It might not be a question you'd considered, but some family vehicles are classed as light commercial vehicles because of their dual-purpose nature and, if you drive one, you need to be sure you've got the right insurance.
The car or van question is a grey area in insurance as a number of governing bodies have their own takes on classification.
Her Majesty's Revenue and Customs (HMRC) have classes for tax purposes, while the Association of British Insurers (ABI) have guidelines that work in tandem with the classifications of the Motor Insurance Repair Research Centre (usually known as Thatcham).†
The manufacturers themselves also play a role when they categorise the vehicle use at point of sale.
As a result, each insurer treats the vehicle with their own set of guidelines.
It's confusing, but there are some very simple ways to tell if your vehicle fits into a car or van category...
If you search for car insurance through Gocompare.com you'll be asked if you know the vehicle's registration number.
If you enter a registration for a vehicle that insurers regard as a van, you'll automatically be taken into our van quote process.
There are also options within our car, van and motorhome journeys to enter a vehicle's details manually without a registration number.
If you can't find your vehicle listed on our easy-to-use forms, it's likely that you're searching for the wrong product.
Let's start with the obvious. If your family vehicle is a regular saloon, estate or hatchback then it is, without any argument, classified as an M1 passenger-carrying vehicle. Congratulations! You have a car and can compare quotes for car insurance.
If the sole purpose for the vehicle, as categorised by the manufacturer, is as a family vehicle for social, domestic, pleasure and commuting use - and the vehicle is not typically used commercially or marketed for business purposes - then it's a car and will be insured as one.
4x4 utility vehicles and double-cab pick-ups are considered as dual-purpose vehicles and will be insured as a van... Regardless of how luxurious the interior is
If it's designed for family use then it's almost definitely a car.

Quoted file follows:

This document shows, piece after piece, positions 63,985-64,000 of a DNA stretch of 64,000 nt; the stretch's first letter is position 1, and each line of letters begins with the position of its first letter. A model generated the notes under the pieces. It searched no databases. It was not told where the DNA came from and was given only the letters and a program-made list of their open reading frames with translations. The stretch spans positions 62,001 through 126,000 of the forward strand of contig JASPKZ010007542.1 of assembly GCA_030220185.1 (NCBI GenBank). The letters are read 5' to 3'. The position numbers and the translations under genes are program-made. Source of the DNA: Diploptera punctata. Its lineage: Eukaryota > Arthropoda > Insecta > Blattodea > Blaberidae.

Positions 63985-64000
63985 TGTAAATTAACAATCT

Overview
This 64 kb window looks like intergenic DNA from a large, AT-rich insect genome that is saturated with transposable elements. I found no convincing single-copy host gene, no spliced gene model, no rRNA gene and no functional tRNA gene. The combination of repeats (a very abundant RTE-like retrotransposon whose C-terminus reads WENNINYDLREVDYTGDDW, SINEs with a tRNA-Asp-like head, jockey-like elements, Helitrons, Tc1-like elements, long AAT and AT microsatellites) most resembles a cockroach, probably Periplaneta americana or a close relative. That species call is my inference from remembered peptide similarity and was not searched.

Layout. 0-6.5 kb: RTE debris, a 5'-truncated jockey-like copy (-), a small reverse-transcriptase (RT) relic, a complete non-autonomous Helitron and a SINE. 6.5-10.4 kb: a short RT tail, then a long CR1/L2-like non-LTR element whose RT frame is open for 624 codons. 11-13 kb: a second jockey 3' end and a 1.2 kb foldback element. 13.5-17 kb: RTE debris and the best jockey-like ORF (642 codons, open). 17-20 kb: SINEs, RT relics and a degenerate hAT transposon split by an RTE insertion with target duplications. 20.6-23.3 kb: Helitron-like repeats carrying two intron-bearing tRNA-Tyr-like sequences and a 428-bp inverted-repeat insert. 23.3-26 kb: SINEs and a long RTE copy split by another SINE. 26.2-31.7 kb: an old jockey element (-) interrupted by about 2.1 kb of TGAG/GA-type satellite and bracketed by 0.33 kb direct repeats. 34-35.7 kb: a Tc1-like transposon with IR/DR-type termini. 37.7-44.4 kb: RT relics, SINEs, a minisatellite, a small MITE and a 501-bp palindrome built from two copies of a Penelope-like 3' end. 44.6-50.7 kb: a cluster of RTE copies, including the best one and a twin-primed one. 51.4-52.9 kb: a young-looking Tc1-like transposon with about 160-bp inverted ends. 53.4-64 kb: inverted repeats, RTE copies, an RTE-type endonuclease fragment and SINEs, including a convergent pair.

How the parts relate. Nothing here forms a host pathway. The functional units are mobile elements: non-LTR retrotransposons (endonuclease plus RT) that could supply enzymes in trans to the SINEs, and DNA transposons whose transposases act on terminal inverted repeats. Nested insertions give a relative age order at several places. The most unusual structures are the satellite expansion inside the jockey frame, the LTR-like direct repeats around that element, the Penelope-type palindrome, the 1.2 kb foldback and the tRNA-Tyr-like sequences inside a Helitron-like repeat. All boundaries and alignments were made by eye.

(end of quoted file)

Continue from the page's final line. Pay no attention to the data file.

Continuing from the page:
Key traits are fixed or collapsible sprung seats, windows and carpets. But be aware that there can be confusion over van-derived MPVs - if, for example, its chassis is based on a previous van model.
If there's any doubt, consult your V5 log book. Look for line J, vehicle category:
If your vehicle seats nine-to-16 passengers the DVLA class this as a minibus and you need a specialist insurance policy. You can find minibus insurance quotes by using our van insurance quote process, but please note that the policy isn't technically defined as van insurance.
Even if this is a privately owned and run vehicle, a minibus insurance policy is appropriate because the liability is far greater if any incident was to occur on the road.
If your vehicle has permanently fitted fixtures such as cupboards, a sink and a bed, then it's neither a car or van. It'll be classed a motor caravan by the DVLA and will need to be insured under a specialist policy.
You can compare insurance for motorhomes and their varieties - including camper van, compact, American RV (recreational vehicle), van conversion, low profile, coachbuilt or overcab and micro - in one quick search with Gocompare.com.
As with people carriers, minivans and MPVs there's a strong chance your vehicle will be classed as a car so long as it was originally created for social, domestic and pleasure use.
The problem here is when a manufacturer has classed it as a commercial vehicle but it conveniently lends itself to a family set-up - that is, it's a dual-purpose vehicle and will be insured as a van. Examples of this would be the Jeep Cherokee Pioneer and the Land Rover Discovery Commercial series.
Things get more confusing when a manufacturer services different markets with the same model.
A Mercedes Vito 109 Cdi, for example, is a van. But the Mercedes Vito 109 Cdi Long Dualiner High Roof model is recognised by HMRC as a car thanks to its side-panel windows, carpets and additional seats. To many insurers, though, it would be treated as a dual-purpose vehicle and insured as a van.
Dual-purpose vehicles are also commonly known as light commercial vehicles. Many have the comfort and luxury of a car - some are often described as style-oriented pick-ups - but they are actually classed as a commercial vehicle because they were originally designed with cargo or other roles in mind.
If you have any doubt, firstly check your V5 log book. And if you're still none the wiser, make sure you contact your insurer
The key vehicles in question are the larger 4x4 utility vehicles and double-cab pick-ups. Even with rigid, fixed seats, windows and carpets, it's still considered a dual-purpose vehicle and will be insured as a van... Regardless of how luxurious its interior is.
Your vehicle is likely to be classed as a van, or as another form of specialist motor, if it has one or more of the following:
If you have any doubt, firstly check your V5 log book. And if you're still none the wiser, make sure you contact your insurer.